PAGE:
Why does the Archetypal Domain Shape (ADS) work?

Jeff De Luca's picture

(some fragments from some of the writing I'd done for a modeling/architecture book. I'll *maybe* post some more of these)

Why is it domain neutral?

Let's look again at what a moment-interval is. It's a moment or interval of time when the business interacts with a party, place and thing, and the business needs to track or do something about the interaction. We also said another word for this could be "transaction" or "event" but that these are very overloaded terms and so we don't use them.

Instead we simply call it what it is. A moment or interval of time that we need to remember. (more...)

We also said that moment-intervals have a previous and a next moment-interval, such as a Reservation and then a Rental in the video rental domain, and that moment-intervals line up in a previous-next chain that represents the sequence of interactions that must be remembered in that particular business.

So, why is the ADS domain neutral or why does this apply again and again across different domains.

Well, in any business area there is a series of interactions between the business and party/place/things that results in whatever this business area does or produces. The business needs to keep track of these interactions. The duration of an interaction varies from brief moments to longer intervals, days or longer. For a particular business the same sequence of interactions is used again and again - to produce whatever this business area does - and we model this as a chain of previous-next moment-intervals. Each of these moment-intervals is associated with a party, a place and a thing, i.e. the party, place and thing the business interacts with for that moment-interval. We record in the Moment-Interval and the associated Party, Place and Thing, the information the business needs to remember about the interaction.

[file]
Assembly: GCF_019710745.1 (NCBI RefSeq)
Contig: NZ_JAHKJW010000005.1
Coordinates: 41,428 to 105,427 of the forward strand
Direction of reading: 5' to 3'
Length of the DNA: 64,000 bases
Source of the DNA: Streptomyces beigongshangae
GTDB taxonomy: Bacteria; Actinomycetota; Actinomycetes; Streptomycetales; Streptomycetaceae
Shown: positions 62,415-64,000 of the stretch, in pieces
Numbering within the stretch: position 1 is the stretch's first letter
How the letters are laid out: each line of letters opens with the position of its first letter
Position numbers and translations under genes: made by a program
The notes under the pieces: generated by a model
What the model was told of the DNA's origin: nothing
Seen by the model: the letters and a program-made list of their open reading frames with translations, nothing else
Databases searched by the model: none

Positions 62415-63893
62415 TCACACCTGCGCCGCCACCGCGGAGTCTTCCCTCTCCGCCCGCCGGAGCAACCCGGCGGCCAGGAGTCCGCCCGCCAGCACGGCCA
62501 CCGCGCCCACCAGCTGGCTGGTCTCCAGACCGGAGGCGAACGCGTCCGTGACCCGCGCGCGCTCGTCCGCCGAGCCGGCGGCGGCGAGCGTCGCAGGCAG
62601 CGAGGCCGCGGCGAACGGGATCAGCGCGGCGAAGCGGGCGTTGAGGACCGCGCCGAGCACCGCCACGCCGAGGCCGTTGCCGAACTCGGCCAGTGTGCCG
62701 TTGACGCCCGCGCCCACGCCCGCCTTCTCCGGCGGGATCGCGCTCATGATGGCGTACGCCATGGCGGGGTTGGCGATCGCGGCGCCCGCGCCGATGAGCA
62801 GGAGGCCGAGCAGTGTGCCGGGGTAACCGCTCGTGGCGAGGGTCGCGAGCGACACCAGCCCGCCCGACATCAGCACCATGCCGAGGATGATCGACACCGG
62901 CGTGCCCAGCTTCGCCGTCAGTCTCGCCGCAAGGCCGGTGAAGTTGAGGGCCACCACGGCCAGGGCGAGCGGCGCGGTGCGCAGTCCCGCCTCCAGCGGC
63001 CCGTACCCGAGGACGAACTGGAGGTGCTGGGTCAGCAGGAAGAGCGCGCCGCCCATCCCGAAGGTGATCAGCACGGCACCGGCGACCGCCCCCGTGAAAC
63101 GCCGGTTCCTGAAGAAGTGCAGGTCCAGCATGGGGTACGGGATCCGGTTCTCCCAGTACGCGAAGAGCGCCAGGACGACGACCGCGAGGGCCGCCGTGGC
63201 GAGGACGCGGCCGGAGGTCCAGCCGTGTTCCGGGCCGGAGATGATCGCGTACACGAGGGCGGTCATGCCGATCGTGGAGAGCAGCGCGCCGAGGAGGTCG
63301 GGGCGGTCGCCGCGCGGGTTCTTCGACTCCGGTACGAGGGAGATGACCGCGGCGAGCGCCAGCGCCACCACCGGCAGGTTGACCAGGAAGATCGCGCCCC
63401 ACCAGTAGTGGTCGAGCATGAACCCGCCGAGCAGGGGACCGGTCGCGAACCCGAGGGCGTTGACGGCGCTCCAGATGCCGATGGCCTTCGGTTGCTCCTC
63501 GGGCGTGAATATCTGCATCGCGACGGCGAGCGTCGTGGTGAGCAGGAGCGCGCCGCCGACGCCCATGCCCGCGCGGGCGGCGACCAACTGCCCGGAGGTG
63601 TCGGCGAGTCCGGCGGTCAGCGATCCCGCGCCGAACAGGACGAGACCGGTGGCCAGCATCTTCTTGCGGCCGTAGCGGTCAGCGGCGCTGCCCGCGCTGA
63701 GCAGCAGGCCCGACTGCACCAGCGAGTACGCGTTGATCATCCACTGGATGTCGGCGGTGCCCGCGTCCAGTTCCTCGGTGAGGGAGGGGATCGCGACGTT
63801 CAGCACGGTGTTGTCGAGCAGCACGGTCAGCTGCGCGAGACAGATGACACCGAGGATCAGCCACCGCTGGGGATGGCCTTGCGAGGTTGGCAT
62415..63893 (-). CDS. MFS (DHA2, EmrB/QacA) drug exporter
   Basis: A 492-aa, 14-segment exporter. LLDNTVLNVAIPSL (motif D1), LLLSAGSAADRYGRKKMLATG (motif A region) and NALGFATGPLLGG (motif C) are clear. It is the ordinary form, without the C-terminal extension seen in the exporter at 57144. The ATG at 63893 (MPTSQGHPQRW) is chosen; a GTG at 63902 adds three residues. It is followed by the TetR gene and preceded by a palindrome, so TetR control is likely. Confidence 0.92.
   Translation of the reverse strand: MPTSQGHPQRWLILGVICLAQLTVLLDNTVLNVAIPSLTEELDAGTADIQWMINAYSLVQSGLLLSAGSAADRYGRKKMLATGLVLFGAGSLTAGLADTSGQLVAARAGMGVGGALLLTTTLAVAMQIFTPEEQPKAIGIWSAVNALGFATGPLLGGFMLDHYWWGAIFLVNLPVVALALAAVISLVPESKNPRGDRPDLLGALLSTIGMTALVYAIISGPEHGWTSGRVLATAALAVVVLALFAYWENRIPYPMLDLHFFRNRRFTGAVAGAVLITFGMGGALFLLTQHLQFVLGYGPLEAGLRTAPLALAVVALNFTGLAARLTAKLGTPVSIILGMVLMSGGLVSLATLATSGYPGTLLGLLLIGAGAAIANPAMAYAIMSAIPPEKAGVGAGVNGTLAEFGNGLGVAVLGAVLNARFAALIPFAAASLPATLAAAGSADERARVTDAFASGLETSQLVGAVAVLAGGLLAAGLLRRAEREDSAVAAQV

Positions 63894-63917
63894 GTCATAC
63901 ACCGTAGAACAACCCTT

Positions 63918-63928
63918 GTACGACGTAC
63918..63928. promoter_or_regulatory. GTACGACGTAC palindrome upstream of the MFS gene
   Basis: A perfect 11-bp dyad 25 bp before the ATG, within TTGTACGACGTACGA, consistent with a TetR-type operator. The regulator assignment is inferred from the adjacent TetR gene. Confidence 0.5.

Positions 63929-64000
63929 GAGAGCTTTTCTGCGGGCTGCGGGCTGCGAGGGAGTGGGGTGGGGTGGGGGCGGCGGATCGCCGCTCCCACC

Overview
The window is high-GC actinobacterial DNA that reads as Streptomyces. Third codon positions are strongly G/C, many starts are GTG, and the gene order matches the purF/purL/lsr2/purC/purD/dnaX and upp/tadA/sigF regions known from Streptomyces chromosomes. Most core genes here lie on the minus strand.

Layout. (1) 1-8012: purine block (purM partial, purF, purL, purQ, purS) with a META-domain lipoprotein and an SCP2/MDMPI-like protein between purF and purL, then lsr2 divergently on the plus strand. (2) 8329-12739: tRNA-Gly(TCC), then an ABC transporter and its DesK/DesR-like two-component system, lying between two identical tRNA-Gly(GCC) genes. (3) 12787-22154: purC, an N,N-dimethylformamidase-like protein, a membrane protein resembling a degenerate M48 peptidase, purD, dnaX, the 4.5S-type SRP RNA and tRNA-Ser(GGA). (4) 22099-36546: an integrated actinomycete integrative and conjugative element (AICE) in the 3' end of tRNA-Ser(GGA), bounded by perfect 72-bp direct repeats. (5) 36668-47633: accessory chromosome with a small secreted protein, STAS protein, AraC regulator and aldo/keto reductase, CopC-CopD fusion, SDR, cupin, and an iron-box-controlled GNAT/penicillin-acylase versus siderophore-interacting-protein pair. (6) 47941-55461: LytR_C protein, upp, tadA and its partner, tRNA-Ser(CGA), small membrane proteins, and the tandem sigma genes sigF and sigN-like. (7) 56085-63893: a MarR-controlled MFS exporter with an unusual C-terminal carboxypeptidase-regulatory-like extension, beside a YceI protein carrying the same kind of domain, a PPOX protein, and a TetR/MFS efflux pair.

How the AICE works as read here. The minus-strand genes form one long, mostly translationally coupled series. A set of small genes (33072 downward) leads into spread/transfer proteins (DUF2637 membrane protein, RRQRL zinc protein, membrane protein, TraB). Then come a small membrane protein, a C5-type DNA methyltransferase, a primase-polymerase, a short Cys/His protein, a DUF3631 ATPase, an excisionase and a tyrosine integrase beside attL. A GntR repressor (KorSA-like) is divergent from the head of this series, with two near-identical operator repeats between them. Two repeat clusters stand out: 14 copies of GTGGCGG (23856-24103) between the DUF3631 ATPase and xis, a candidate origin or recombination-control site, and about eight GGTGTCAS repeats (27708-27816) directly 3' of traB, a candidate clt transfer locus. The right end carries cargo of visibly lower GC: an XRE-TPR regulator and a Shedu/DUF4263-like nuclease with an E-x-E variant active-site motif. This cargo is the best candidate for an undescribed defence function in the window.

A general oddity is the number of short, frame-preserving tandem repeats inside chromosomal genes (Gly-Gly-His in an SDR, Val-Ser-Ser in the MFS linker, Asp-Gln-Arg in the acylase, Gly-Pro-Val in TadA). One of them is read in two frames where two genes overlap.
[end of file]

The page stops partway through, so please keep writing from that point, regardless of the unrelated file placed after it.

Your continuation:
All businesses have their own sequence of interactions, which we model as a chain of Moment-Intervals associated with Party, Place and Thing. We can therefore apply the archetypal domain shape in all businesses (domains).

This treatment boils analysis/requirements/modeling down to three questions.

What are the Party, Places and Things the business interacts with?
What are the interactions that need to be remembered?
What is the sequence of the remembered interactions?


We know that the business has a process to handle each of its interactions and we may need to keep a record of some aspects of that process. However, processes change far more often than the interactions (and often as a direct result of a new information system). So, recording information about the process leads us down the slippery slope of changing requirements.

(writers note: This is VERY insightful. The process (relatively) is more volatile. The things involved in it are less volatile. It is similar to coding use case interactions as a controller class. You are hardwiring the very thing that changes the most. A good model captures the things involved in a domain and their relationships. Functions are then free to have those things collaborate in all sorts of different ways and to have those ways change.)

We want our model to be stable and the way we do this is by ensuring it (at least initially) reflects just the interactions the business performs and the parties, places and things it performs those interactions with.

(co-authored by Phil Bradley, Jeff De Luca, Paul Szego)